Ocean County Press Release

WHILE THE WINTER'S unusually cold temperatures have left many Ocean County waterways covered in ice, officials warn that much of that ice may not be as thick and safe as it appears.

"We're asking everyone to be extremely cautious and avoid venturing out onto the ice," said Freeholder Director Joseph H. Vicari.

Vicari said previous experience has shown that many times, the ice on lagoons, rivers, lakes and the bay can remain thin, even after an extended cold spell.

"If you tempt fate and walk out onto the ice, you are not only putting yourself in danger, but also endangering the emergency responders who come to your aid," Vicari said.

Freeholder John P. Kelly, Director of Law and Public safety, said the fast-moving currents in the bay and rivers often keep the ice thin.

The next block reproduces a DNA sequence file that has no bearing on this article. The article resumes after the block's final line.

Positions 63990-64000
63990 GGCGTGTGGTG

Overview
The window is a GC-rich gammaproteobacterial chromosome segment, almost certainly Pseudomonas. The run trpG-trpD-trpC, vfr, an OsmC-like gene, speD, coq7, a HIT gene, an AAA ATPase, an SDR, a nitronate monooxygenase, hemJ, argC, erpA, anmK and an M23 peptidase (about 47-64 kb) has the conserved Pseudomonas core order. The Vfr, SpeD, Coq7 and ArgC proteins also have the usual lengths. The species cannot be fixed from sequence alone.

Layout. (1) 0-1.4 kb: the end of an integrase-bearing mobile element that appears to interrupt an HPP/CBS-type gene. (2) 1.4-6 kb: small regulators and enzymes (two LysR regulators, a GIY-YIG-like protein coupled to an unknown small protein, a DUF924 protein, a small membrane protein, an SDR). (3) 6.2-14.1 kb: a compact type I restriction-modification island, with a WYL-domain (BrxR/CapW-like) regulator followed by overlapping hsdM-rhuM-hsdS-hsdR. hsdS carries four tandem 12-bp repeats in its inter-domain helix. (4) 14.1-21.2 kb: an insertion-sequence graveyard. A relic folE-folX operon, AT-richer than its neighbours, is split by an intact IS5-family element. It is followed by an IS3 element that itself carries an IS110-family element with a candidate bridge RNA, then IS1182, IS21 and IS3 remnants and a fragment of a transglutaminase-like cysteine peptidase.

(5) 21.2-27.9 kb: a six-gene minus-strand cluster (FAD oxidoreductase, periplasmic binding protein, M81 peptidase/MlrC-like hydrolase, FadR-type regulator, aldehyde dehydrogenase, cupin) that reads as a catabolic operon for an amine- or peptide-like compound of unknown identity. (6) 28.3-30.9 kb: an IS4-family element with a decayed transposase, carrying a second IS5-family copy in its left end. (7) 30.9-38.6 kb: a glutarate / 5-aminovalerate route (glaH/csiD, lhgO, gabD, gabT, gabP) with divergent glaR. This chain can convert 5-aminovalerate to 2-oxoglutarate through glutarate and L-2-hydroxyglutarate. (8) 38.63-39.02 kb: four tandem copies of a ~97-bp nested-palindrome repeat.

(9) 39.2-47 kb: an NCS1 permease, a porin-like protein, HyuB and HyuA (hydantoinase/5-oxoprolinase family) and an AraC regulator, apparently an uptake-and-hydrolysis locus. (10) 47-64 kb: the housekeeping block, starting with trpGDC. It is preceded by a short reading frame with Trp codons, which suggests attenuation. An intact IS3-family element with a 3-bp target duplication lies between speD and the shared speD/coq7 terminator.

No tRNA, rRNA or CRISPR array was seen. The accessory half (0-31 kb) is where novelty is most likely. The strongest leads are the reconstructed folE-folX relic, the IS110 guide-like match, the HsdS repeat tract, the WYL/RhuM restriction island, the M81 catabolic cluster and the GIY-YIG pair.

The ice may be especially appealing to younger children, who may not have experienced such a cold winter before.

"It may look inviting, but under that thin sheet of ice is deadly frigid water that can kill in minutes," Kelly said. "It's simply not worth the risk."

Ice-skating and ice fishing is not permitted in any of the 27 parks operated by the Ocean County Department of Parks and Recreation.

Forecasters are predicting a warming trend over the next couple of days with temperatures rising into the mid 40s, meaning the ice will become even more of a hazard.

"Warmer weather means more people will be outside," Vicari said. "It also means the ice will be melting and weakening."

According to safety experts, new clear ice needs to be at least 4 inches thick to support a person's weight.

Older ice that has melted and refrozen may not support a person even if the ice is a foot thick.

"Unfortunately, there's no way to tell how strong the ice is just by looking at it," said Sheriff Michael G. Mastronardy. "Don't take the chance, stay off the ice."

If you are on ice that begins to weaken and crack, immediately lie flat and attempt to roll away, back in the direction from which you came.

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